Maurice McCabe set standard that garda must follow
If the reputation of An Garda Síochána has been diminished by its treatment of Sergeant Maurice McCabe, his own stature has grown.
Many who have been reluctantly catapulted into controversy find themselves commanding attention; but Garda McCabe commands national respect.
His retirement after three decades was probably inevitable. The perverse web in which he found himself was spun by those who were charged with protecting him. The suffering he and his family were forced to endure as a result of unprecedented intrigue, conspiracy and deceit at the highest levels of the force shocked the country.
At midnight last night, Sgt McCabe became an ordinary civilian but there was nothing ordinary about the chain of events that led to his decision.
Suffice to say the careers of two commissioners and two justice ministers were shortened abruptly because of matters related to his story. For doing his job conscientiously he found himself isolated and conspired against.
His crusade to expose wrong-doing within the ranks placed him in a hopelessly unequal battle. Undaunted he pressed on. For the first time in its history, a serving member of the force appeared independently of Garda HQ to expose malfeasance.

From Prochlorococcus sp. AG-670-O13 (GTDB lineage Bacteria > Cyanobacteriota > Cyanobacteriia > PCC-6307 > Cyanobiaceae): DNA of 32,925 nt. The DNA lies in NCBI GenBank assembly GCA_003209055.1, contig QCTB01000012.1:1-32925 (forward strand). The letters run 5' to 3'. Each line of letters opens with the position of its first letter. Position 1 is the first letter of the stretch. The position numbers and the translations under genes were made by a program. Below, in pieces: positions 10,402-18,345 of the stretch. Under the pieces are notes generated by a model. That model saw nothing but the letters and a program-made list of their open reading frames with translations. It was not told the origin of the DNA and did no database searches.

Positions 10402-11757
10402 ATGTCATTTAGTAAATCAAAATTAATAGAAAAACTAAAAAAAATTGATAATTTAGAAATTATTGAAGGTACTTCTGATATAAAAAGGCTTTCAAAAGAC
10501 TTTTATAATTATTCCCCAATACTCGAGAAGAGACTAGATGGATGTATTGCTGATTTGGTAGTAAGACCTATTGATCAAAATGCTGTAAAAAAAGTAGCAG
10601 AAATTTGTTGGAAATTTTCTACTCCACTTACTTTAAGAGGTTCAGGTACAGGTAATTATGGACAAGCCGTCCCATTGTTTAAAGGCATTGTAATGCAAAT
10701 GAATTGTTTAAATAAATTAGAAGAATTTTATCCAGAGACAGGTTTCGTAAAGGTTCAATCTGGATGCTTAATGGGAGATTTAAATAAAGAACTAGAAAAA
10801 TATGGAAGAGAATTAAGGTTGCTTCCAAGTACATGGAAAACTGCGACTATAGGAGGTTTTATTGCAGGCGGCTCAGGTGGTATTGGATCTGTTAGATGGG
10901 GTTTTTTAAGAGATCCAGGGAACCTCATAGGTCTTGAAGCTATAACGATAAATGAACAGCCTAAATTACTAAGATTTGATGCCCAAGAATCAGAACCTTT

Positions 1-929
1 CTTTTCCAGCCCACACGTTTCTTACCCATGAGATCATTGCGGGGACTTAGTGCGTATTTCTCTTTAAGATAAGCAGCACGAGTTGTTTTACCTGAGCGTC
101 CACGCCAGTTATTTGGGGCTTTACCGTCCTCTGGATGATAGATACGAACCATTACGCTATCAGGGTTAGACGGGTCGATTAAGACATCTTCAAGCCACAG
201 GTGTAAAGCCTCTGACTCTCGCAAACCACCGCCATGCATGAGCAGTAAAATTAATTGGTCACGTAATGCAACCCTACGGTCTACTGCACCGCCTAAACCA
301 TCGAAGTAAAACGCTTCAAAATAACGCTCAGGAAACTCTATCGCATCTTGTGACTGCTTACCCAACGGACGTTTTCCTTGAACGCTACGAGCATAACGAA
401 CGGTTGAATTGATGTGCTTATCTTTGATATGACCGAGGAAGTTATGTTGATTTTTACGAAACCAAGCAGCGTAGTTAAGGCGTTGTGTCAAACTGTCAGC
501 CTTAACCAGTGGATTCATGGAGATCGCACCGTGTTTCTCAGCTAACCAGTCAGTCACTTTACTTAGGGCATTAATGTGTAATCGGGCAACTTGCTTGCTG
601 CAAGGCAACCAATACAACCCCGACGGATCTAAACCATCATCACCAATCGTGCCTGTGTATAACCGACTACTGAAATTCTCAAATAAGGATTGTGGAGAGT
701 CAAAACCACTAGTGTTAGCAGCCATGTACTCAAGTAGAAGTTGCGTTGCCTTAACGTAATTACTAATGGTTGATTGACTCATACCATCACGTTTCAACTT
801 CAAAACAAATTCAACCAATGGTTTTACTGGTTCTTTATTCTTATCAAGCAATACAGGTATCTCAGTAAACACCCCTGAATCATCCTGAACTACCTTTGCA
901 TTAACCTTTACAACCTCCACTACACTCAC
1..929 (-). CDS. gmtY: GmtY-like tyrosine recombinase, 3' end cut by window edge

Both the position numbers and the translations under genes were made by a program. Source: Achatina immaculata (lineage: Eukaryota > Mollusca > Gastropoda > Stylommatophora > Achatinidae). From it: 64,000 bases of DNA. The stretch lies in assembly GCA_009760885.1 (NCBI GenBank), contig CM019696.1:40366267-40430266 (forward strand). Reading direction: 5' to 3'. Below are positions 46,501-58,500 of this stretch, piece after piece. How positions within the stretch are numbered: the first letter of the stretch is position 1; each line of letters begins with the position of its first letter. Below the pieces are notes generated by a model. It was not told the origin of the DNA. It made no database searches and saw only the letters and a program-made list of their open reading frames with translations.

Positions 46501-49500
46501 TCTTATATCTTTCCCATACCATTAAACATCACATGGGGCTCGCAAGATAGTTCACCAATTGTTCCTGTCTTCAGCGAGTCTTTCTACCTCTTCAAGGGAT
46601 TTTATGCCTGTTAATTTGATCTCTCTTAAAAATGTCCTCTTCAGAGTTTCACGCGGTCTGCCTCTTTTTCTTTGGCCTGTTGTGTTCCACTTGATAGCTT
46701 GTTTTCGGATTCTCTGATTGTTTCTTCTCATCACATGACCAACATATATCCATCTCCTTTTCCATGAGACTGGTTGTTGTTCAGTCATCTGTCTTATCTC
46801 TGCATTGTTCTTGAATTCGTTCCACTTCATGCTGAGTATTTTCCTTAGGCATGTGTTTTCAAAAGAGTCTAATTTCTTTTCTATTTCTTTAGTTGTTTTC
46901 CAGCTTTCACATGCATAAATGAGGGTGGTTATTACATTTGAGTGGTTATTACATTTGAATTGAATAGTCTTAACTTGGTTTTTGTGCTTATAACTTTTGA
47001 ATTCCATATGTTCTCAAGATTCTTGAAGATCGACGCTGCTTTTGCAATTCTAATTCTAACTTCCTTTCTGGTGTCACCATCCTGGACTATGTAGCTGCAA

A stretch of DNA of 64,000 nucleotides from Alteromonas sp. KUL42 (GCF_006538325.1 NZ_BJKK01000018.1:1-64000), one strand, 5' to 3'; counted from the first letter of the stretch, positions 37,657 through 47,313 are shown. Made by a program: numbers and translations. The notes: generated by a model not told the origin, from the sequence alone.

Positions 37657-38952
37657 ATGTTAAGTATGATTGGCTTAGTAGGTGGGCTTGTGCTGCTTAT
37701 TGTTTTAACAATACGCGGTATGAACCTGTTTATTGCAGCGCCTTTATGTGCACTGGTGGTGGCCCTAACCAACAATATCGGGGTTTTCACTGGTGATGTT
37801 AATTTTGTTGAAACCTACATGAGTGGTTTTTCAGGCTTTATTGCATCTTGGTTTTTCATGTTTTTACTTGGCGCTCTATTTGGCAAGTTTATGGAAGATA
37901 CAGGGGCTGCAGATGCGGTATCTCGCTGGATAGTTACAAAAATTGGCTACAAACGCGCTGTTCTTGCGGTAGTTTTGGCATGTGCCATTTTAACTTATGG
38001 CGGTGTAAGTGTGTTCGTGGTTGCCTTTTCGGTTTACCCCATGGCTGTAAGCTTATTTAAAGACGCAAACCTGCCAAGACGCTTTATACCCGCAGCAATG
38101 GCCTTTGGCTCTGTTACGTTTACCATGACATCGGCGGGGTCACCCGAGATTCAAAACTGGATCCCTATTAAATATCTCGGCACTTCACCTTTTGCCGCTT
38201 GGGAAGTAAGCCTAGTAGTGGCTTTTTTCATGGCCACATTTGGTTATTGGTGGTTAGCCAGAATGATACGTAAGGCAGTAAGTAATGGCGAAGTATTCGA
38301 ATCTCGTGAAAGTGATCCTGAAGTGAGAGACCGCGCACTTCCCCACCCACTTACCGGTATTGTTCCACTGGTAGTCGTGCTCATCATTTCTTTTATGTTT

It proved a perilous place to be. Far from being rewarded for his forthright honesty, and courage, he became the subject of a "campaign of calumny".
This, according to the Disclosures Tribunal, was led from the very top by former Garda Commissioner Martin Callinan and Superintendent David Taylor.
He became a target for the vilest denigration, shunned and sidelined, yet he did not flinch.
Garda Commissioner Drew Harris has since met the whistle-blower and apologised to him on behalf of the Garda. He had done a great service to An Garda Síochána and policing in Ireland, Mr Harris acknowledged.
Justice Minister Charlie Flanagan has also apologised on behalf of the Government.
Yet his journey from pariah to hero has only been completed at huge personal cost.
But if the Garda is to recover the trust and respect it has lost in recent years, a good place to start would be to embrace the values and character exemplified by the quiet garda from Bailieborough, Co Cavan.
The pressure from this scandal reshaped the higher echelons in both justice and the Garda.
The tribunal has found Sgt McCabe acted in the public interest and had done the State some service.
He did more than that - at a very low time for the force, he raised the bar.
For it's axiomatic that people will only have respect for law and order when they see those who are entrusted to enforce those laws lead by example.